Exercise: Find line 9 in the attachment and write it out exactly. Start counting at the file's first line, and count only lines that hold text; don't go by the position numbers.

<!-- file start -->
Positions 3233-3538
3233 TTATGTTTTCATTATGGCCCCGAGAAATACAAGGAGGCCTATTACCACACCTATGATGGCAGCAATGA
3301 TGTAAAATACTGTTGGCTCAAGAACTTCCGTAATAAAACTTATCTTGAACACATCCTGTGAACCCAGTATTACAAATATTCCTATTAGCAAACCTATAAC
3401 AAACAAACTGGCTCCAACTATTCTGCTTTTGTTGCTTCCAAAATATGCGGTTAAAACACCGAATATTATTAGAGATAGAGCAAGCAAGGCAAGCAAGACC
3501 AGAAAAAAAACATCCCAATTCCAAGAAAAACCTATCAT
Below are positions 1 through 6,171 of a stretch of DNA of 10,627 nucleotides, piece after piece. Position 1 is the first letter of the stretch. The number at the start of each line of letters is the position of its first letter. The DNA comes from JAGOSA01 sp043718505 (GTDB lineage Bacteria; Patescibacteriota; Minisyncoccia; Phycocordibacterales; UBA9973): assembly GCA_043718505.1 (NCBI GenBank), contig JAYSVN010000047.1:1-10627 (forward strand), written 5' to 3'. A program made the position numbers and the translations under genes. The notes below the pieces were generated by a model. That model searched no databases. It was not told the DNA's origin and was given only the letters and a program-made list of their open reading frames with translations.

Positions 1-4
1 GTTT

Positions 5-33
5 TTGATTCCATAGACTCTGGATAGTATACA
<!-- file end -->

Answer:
Positions 5-33